This post may sound a little techy (and a little long) for the PR set, but bear with me, I will explain how I think that these technologies will revolutionize the way that we interact with the stakeholders (read: employees, customers, shareholders, etc.) of our clients and employers.
Right now, in spite of leaps forward with technologies such as RSS and OPML it is easy to get information overload, just look at your feed reader and you will get my meaning.
I Own My Data
Steve Gillmor, a thought leader in the area of attention, and others with him, have worked to create and promote an open source standard (called attention.xml) through the Attention Trust organization which hopes to help with this problem of information overload, and more importantly, give the power to the consumer of information rather than a company.
The standard promises the user control of their own data and the ability to transfer that data, or attention profile, at their own discretion. Meaning, companies would shortly be unable to easily capture data for their own gain, for instance by serving ads based on your interests as shown by your choice in RSS feeds or online behavior, unless you want them too.
Disruption of the PR Campaign
So again, how will this affect the practice of public relations? Up until now, we have worked on an opt-out model in traditional public relations planning
It proceeds as follows:
- We create a product or service that fills a niche or mass need/want based on research or demonstrated category growth,
- We lay out OUR goals, objectives and strategies;
- We segment the publics we hope to reach and then we apply tactics that will most effectively reach those audiences and deliver our messages through the appropriate channels, thereby helping us to reach our measurable objectives.
- We then, hopefully, look at our measurable results and make adjustments to future campaigns.
Of course, this process is carried out with varying degrees of completeness and imagination, but it is the basic framework.
Right now, social media is mostly a channel disrupter. For instance, we can add the delivery of messages through new channels such as blogs, podcasts, wikis and other social media tools like YouTube, Flickr and del.icio.us to our regular lineup of online news, newspapers, radio, television and events.
But it won’t always be that simple. As RSS starts to become seamlessly integrated with everyday business and online consumer tools, maybe as soon as Microsoft releases Windows Vista next year, a revolution of information will begin and tools such as RSS and OPML will disrupt the planning process as well as the channels, which I expect will continue to evolve.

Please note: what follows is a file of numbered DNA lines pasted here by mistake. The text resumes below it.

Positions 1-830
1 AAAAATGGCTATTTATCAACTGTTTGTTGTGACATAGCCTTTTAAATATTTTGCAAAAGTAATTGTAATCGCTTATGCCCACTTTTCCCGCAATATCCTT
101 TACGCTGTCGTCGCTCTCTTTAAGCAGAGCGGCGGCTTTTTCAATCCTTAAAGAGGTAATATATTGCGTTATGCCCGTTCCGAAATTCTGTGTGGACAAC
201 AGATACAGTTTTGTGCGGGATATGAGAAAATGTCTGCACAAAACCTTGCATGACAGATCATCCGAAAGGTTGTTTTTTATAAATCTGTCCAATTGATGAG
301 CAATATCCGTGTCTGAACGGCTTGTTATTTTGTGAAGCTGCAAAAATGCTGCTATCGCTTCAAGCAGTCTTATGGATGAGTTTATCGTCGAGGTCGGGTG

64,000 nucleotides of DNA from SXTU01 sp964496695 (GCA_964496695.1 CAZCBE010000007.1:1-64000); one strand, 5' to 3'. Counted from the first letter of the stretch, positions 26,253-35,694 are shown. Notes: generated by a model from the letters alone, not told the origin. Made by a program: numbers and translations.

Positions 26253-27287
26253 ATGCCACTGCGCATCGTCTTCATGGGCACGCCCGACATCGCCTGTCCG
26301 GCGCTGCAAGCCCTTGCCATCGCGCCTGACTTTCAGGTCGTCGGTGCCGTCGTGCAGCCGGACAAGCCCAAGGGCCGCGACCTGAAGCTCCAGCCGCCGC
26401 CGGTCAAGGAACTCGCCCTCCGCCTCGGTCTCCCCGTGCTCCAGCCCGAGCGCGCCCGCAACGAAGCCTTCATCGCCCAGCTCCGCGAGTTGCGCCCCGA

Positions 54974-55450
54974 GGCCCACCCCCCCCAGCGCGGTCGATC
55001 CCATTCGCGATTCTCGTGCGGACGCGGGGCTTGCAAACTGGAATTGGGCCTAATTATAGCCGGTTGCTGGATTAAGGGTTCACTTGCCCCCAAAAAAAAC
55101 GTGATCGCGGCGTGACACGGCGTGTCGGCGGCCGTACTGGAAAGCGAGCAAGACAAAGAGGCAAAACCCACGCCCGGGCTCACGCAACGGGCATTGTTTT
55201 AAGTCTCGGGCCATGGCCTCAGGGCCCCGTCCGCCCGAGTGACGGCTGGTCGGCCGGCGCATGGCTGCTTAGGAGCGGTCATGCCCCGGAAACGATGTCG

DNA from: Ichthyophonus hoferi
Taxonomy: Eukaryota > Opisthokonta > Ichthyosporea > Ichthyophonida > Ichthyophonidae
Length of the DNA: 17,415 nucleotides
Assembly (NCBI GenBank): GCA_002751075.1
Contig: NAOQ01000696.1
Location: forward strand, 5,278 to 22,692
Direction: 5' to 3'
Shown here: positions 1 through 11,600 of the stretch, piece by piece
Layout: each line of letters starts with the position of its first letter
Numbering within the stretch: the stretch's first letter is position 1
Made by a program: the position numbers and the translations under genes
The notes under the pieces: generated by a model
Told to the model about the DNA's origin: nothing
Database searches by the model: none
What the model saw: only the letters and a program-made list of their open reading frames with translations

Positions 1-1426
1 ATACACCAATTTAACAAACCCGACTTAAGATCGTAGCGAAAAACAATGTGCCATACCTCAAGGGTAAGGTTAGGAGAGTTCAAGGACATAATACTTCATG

While we will need to understand the uses of RSS and other technologies, the average Joe won’t have to. Once the average Joe becomes used to collecting and sharing his own data, the job of public relations planning subtly changes to require that the goals of the customer and/or stakeholders become the goals of the organization. Why? Because in order to reach the stakeholder, we will have to be much more targeted in our approach.
The PR Cycle of the Future?
- We determine the goals and objectives of our CUSTOMER or STAKEHOLDERS,
- We act as stakeholder advocates to bring these we create products and services to meet these objectives,
- We deliver the product through open source channels that allow the consumer full customization,
- We deliver information about the product/service through channels that allow customers to research our products and services.
- We go back to the customer regularly (maybe through an automated system or research) to determine what needs to be adjusted,
- We again act as stakeholder representatives get it done.
The news tools and standards being developed by people like Steve Gillmor, will make this uber-specialization possible and it will push public relations to become more of a science or perish. While I don’t expect all of this to change tomorrow, I do see a lot of the pieces falling into place, including things like user reviews on Amazon, competitive services such as priceline.com, the ability to build your own computer online, and many other “services” that could eventually be harvested to provide a better consumer experience.
What ideas can we put in place now to help public relations practioners become better stakeholder advocates? Do you think that something is missing from my vision of the future PR Cycle? Something way off? How will new technologies impact this?
Next week, I will post about a different, but related idea called the Intention Enconomy that was recently forwarded by Internet pioneer Doc Searls that addresses how customers will find companies in the future.